By Marcia Noyes | Winter 2015 | PracticeLink.com
Physicians share how they’re handling home buying, family starting and retirement planning along with the reality of student loan debt. Indebted graduates find that the added weight of student loans can make their choices about what comes next in their lives all the more arduous. That holds even more true for new physicians- especially those who delayed decisions about home purchases, retirement planning, marriage and starting families in favor of finishing training first.
One company working to provide a way for doctors to get into a home of their own is PhysicianLoans.
Tal Frank, president of PhysicianLoans, the specialty division of Tower Mortgage Corporation, says their family business started in 1993 when three disparate things happened near the same time. His mother, then president of the company, closed a loan for a physician client using a precursor to a true physician loan. At the same time, Frank’s younger brother was in medical school while Frank attended Ohio State and also worked for the mortgage company.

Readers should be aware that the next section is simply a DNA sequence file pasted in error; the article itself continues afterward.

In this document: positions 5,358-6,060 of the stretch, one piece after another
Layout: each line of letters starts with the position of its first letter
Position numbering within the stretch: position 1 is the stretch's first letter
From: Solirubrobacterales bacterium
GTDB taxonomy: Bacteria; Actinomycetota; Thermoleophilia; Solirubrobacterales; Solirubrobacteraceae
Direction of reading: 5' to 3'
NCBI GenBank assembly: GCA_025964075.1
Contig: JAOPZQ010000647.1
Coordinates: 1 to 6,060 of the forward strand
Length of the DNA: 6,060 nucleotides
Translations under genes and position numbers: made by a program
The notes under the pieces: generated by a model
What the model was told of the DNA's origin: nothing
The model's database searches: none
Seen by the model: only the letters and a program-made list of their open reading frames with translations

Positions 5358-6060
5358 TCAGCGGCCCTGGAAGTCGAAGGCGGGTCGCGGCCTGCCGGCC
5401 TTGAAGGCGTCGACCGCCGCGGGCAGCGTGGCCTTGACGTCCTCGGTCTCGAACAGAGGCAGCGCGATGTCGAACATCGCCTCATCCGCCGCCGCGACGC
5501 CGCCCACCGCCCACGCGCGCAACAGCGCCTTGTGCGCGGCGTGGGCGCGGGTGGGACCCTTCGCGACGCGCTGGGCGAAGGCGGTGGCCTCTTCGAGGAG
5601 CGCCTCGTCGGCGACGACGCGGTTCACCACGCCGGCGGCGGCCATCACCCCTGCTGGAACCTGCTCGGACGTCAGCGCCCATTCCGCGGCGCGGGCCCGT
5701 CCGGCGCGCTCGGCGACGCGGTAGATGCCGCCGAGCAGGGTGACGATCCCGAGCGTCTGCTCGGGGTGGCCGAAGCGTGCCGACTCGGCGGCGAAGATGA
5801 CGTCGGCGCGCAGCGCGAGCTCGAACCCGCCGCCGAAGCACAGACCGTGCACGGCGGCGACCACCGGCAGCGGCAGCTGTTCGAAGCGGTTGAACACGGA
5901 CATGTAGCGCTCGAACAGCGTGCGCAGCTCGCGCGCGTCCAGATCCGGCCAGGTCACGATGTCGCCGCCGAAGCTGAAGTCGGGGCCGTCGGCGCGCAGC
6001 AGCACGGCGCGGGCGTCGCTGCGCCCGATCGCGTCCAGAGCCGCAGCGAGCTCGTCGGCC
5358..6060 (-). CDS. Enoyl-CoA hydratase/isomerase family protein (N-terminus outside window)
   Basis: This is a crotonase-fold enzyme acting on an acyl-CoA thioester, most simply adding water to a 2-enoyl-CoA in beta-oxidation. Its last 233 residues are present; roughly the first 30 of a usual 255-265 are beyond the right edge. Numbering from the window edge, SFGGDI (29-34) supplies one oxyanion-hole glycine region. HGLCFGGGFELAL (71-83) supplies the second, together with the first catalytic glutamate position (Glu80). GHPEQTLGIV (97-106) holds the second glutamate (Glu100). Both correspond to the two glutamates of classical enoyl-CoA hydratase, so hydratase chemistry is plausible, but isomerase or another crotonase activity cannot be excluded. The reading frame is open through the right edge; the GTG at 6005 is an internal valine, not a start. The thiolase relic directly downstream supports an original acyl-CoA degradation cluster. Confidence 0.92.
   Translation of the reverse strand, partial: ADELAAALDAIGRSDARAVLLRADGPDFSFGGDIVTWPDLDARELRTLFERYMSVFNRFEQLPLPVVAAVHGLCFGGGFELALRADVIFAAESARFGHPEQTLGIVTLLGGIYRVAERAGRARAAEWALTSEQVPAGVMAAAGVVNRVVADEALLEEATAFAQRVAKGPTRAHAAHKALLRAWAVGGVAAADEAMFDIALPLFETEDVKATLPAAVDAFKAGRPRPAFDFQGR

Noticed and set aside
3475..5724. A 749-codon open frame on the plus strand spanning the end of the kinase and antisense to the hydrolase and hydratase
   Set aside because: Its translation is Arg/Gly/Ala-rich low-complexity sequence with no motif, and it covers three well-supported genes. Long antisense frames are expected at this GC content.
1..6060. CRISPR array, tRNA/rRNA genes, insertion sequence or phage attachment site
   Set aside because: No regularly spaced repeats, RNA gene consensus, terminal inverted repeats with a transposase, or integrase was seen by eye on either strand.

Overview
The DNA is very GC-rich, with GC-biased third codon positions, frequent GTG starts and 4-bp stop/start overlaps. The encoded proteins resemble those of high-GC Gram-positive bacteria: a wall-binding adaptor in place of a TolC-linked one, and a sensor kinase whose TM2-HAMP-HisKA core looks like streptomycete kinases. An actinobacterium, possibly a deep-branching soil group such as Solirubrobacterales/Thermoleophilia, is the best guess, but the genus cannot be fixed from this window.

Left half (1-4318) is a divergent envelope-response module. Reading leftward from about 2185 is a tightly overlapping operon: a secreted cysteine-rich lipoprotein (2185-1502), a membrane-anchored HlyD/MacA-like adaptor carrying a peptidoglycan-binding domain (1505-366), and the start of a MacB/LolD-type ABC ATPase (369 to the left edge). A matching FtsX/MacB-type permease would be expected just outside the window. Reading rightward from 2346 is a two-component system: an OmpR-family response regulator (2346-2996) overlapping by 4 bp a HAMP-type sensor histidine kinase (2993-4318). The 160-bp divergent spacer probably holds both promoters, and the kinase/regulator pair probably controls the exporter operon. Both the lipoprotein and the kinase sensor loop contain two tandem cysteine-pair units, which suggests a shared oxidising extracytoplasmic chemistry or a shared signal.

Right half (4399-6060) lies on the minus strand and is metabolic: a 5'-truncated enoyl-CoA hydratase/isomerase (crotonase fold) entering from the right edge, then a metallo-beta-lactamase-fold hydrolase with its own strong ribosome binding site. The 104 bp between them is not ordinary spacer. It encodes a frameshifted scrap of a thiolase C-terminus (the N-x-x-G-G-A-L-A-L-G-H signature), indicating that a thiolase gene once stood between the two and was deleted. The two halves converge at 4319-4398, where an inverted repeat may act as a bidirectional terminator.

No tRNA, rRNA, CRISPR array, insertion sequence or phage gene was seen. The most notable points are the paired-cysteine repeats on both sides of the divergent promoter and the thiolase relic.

“One day, my marketing professor said something that just clicked with me: ‘Above all else, you must understand the power of serving a niche,'” says Frank. “Once we saw how this particular loan went, we then actively pursued special mortgage financing that accepted the IBR student loan financing.” The loans started out at five percent of their business and gradually grew. Frank says that physician loans now account for more
than 95 percent of total revenue.
“A true physician loan is a portfolio loan, and there’s no secondary market for those – meaning that they are not sold back and forth like other mortgages,” explains Frank. “Many banks want to get into this space, but they can’t do a large volume of portfolio business, because it must sit on their books.”
Frank says that those who use PhysicianLoans fall into two categories: those who are graduating medical school or residency, and those who have finished residency and are now practicing.
Physicians within these two groups typically need special financing because they don’t have cash for down payments and have much more student loan debt than those in other professions.